Pastor’s Corner – September 10, 2023

This past week in my Facebook feed I came across an article written by a pastor of First Presbyterian Church of Arlington Heights, Illinois, as to why he was leaving the church. He preached his last sermon two weeks ago. (Departure: Why I Left the Church (restorative  While I can relate with some of the stresses he cites for his leaving, the more I thought about it, the more the article really annoyed me, because there are so many different takes on it. Jubilee – by Molly Baskette – Doomsday Dance Party! (   

So, I decided to respond with a few of my thoughts. It’s been almost thirty years since my ordination, (that should have been thirty-one years. The delay in my ordination was due to church politics at the time though I was fully ready.). I just learned from a statistical point of view that 20% of ministers are struggling with depression and 85% of seminary graduates entering the ministry will leave within five years. According to the findings by the Alban Institute, 90% of ministers don’t make it past the 20-year mark! 

Wow, I took for granted that I’m that 10% of ministers who are still out there serving! This doesn’t mean it never came across my mind to throw in the towel. However, the rewards and the joys of ministry and the meaning one finds outweigh all the disappointments and trappings of ministry. To be sure, it wasn’t easy, especially as a Korean American pastor serving predominantly white congregations, or PCUSA in general. I believe women of color and other minority groups face greater challenges that are not spelled out by a privileged white pastor from Arlington Heights. After graduating from seminary, it took me almost seven years before I was able to secure a permanent call at Palisades Presbyterian Church! Graduating top of the class in preaching didn’t help either! 

I’m not complaining; I knew what I was getting into. Growing up as a pastor’s kid I witnessed first-hand what my father was going through as a pastor. I remember Dad late one evening coming home from a session meeting in tears, yet not once did he speak ill of the session members but felt greater need to pray. The politics and dramas of power struggles were real and more intensified in immigrant churches where the stakes were high (there are very few places where immigrants feel they belong). I remember an incident in which a Korean pastor shot and killed one of his elders who was tormenting him and made a huge headline in the Korean American community! I know this is very extreme and violent. I am not suggesting that our church or other non-immigrant churches have the same intensity, but one thing I learned is that ministry is really hard, but the litany of reasons for leaving the church don’t vibe with me. You can leave for whatever reasons but it shouldn’t be emblematic, and a white male Presbyterian pastor from an affluent suburb of Chicago doesn’t represent my experience!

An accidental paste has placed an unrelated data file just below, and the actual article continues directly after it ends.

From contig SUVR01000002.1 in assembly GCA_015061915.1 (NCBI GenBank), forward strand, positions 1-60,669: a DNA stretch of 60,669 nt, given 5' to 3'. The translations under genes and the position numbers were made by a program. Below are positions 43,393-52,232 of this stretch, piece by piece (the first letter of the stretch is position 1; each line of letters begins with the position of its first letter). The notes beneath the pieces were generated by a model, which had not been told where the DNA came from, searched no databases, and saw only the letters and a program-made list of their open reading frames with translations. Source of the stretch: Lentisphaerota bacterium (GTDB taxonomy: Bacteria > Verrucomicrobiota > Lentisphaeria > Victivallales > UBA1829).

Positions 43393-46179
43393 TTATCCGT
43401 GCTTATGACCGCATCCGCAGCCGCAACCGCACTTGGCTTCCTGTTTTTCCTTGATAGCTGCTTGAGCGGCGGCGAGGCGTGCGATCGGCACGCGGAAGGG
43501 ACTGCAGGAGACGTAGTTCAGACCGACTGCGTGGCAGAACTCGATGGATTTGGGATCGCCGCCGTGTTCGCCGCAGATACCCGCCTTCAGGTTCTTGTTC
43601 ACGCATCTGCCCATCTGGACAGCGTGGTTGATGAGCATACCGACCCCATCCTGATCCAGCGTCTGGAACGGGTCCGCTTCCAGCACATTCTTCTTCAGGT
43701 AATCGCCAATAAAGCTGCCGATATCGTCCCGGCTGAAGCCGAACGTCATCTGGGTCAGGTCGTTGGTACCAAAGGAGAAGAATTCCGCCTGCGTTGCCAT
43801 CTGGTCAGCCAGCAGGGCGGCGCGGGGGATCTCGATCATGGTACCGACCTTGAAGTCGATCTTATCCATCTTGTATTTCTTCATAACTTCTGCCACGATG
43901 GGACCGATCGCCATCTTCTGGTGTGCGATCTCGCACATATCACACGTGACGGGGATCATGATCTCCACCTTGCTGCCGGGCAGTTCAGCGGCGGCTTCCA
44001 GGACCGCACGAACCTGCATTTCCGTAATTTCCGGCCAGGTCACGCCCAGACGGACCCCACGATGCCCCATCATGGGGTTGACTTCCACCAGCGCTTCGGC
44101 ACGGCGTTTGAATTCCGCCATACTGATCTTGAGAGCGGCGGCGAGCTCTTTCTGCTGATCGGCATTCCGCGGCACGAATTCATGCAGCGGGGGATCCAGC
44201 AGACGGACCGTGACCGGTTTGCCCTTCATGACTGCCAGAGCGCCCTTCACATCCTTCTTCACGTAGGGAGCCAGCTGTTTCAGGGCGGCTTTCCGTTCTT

At my ordination my father gave charge to me with these words I will never forget, “Ministry is done not with your head but with your knees. On your knees in prayer!” I knew he was suggesting that it wasn’t going to be easy and the road ahead was going to be full of disappointment, and most of all dealing with all kinds of people at so many levels can take a toll and wear you down. But his charge reminded me that God was going to be part of this journey where you can experience healing and powerful experiences that touch lives, people opening themselves up in their most vulnerable places in their lives. Yes, among all other workplaces, church is a place where ultimate values are shared, where people can feel vulnerable and can regress and behave in ways they would not otherwise at work or public places. And that’s okay because the church is trying to be a safe place for healing and meaning. It’s not perfect. It’s an intimate place with all the family dynamics that can be dysfunctional and yet it is also a place of strong support hard to find anywhere else. 

When I look back, over the years, there was a time when I was broken and hurt by congregations I served or by the governing body that was supposed to be the pastor to me. I was singled out as a problem when I looked around and no other white clergy members were called out when members of their church complained to the Presbytery. And there was a time when I took a leave of absence for three years, tired of dealing with constant racist microaggressions, intentional or unintentional or even well meaning, and feeling alone and isolated, a factor I had to deal with even in progressive congregations!  So, I took time off to recover and reflect on my calling. 

I’m back now, after a short interim ministry and I know it’s not going to be easy, but for me, I can’t imagine doing anything else. It’s my first love. I’m one of the few who went to seminary right after college, not as a second career student (not that second career pastors are any less valid). Hopefully I will retire at 70 and I will have forty-five years of pastoral experience! Unfortunately, we see less and less of that 10% who go beyond twenty years. It’s sad because I think you gain something over that length of years in ministry, that something like an old wine or long years of fermented kimchi with deep flavors! I know this flavor because I was blessed with dad’s long years of pastoral ministry!

In the end, wherever we are, wherever we decide to go or return, God’s blessing is everywhere. Let’s just be open to God’s blessing and remember to be kind to each other. See y’all Sunday morning!  Amen. 

Pastor Dae